Originally written in September, 2006. But still very relevant:
Recently, I was reading The Economist, and to my surprise, there was an article on Alberta Schools (https://www.economist.com/the-americas/2006/09/21/clever-red-necks). According to Statistics Canada, Alberta ranks tops in education, not only across the country, but also in the world. Specifically, the article mentions Edmonton as an innovative education system stressing choice, accountability and competition, stating that each school controls its own budget, spending money on its own educational priorities.
I was eager to read the article, as I was a teacher in the Edmonton area for a few years. In fact, I really did enjoy teaching there. Every school I taught at had a specialty, striving to be different: the gifted school, the sports school, the girls school. I had a lot of freedom in my teaching, but at the same time, had to follow the curriculum, and many times, was expected to go above and beyond the basics. The testing was rigorous and published every year for everybody to see. Teachers were judged on their students results. In one school, my job security (in my first year of teaching there) was based on the provincial test results.
I started to think why the educational system in Alberta is so good. Why does it work better than other systems? Since Statistics Canada gives overall results, the awesome results must have something to do with the overall system (not that of a particular group of students, or particular teachers). There are great teachers everywhere, but in Alberta, under that particular environment, the teachers and students can excel more than elsewhere. So, what are the constants all throughout the system? What are these differences in the Alberta Education system from other provinces and other countries?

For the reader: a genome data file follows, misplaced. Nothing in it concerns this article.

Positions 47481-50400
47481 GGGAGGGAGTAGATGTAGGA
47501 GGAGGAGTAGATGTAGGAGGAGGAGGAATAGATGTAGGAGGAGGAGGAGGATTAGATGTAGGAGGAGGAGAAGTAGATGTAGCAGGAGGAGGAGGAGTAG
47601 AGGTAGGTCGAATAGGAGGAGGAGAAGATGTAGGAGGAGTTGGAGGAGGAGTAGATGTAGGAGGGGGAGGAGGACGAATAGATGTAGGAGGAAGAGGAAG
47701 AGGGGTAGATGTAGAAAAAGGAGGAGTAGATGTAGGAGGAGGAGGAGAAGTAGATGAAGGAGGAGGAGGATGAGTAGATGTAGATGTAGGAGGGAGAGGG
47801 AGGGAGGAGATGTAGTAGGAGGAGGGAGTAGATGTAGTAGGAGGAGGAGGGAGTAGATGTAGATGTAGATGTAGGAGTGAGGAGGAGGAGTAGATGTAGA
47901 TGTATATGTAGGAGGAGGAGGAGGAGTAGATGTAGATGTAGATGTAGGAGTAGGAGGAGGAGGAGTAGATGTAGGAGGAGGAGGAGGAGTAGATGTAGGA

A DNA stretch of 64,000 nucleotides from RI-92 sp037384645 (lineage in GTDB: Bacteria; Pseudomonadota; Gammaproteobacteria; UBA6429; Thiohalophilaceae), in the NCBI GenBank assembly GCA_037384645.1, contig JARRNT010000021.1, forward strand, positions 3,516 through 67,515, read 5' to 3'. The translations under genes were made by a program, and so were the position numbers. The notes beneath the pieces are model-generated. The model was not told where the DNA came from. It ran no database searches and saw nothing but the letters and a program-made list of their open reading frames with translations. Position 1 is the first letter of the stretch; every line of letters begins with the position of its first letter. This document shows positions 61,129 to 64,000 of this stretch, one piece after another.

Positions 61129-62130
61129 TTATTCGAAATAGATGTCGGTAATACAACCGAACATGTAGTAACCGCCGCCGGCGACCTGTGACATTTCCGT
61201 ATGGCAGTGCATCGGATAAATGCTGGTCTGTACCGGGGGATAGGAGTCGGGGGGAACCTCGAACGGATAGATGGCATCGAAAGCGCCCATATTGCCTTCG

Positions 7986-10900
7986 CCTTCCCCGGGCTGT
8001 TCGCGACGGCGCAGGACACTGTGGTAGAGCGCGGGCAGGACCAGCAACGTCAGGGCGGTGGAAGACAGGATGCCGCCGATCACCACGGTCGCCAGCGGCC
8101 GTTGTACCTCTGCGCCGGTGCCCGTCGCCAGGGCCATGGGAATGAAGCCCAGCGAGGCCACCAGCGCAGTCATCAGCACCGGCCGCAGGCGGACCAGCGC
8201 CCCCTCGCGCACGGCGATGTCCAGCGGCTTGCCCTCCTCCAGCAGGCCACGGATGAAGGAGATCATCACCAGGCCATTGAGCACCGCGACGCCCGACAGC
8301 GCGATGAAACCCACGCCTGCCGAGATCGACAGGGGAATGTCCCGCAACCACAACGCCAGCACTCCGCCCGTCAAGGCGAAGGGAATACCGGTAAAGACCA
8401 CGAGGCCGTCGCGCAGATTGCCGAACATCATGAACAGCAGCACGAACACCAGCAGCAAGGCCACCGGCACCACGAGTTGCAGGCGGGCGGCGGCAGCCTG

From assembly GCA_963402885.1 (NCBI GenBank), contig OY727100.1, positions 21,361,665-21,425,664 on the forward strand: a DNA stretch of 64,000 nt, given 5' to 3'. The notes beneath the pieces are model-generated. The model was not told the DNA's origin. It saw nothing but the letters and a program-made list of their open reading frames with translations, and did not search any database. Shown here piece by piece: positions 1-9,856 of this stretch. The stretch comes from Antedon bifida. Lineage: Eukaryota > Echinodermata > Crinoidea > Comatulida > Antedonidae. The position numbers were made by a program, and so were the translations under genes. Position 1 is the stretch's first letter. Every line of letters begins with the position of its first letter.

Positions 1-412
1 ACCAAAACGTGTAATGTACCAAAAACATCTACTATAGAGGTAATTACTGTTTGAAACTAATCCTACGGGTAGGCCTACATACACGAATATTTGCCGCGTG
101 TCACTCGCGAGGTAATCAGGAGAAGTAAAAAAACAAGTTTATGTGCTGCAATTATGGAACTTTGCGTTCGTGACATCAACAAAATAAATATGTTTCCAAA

First of all there is the ridged provincial testing. Also there is the matter of funding individual schools based on enrollment, and allowing these schools do as they please with the money. It possible that Alberta has a better curriculum than the rest of the world, organized in a more logical manner. Also it might be that teachers in Alberta are better prepared through a superior university education degree. There are probably many more factors involved, such as funding, teacher salaries, time spent on a subject etc., but since I don’t know the exact statistics (for example how much money is spent per student in Alberta versus other provinces, or teacher salaries in Alberta) I won’t get into these topics. I will however, try to talk about my experience teaching in Alberta.
Every school I taught at in Alberta had a specialty, striving to be different: the gifted school, the sports school, the girls’ school. This is how the schools attracted their prospective students. Since students didn’t need to go to their community school, having the option of any school in the city, attracting attention was an important part of the school. During open houses, I felt as if I was selling the school. During staff meetings, enrollment was often discussed. Science Fair and Science Olympics were great ways of advertising the school. Test results were another way to show off the greatness of the school. All this seems very commercial, but striving for high test results, or taking part in Science Fair/Science Olympics are positive for the students.
I had a lot of freedom in my teaching, but at the same time, I had to follow the Alberta curriculum, and many times, was expected to go above and beyond the basics. The testing was rigorous and published every year for everybody to see. Teachers were judged on their students’ results. In one school, my job security (in my first year of teaching) was based on the provincial test results. This was stressful, but it forced me to push my students (and myself) to the extremes. I didn’t really teach to the test, but I did focus on the whole curriculum, even the parts I disliked (these parts I’m sure I would have avoided, if there was no province wide testing involved).
There is much debate in the education field about standardized testing, and I really can’t decide. In this case, however, I think Alberta seems to have used the standardized testing well, and to the advantage of the overall student population.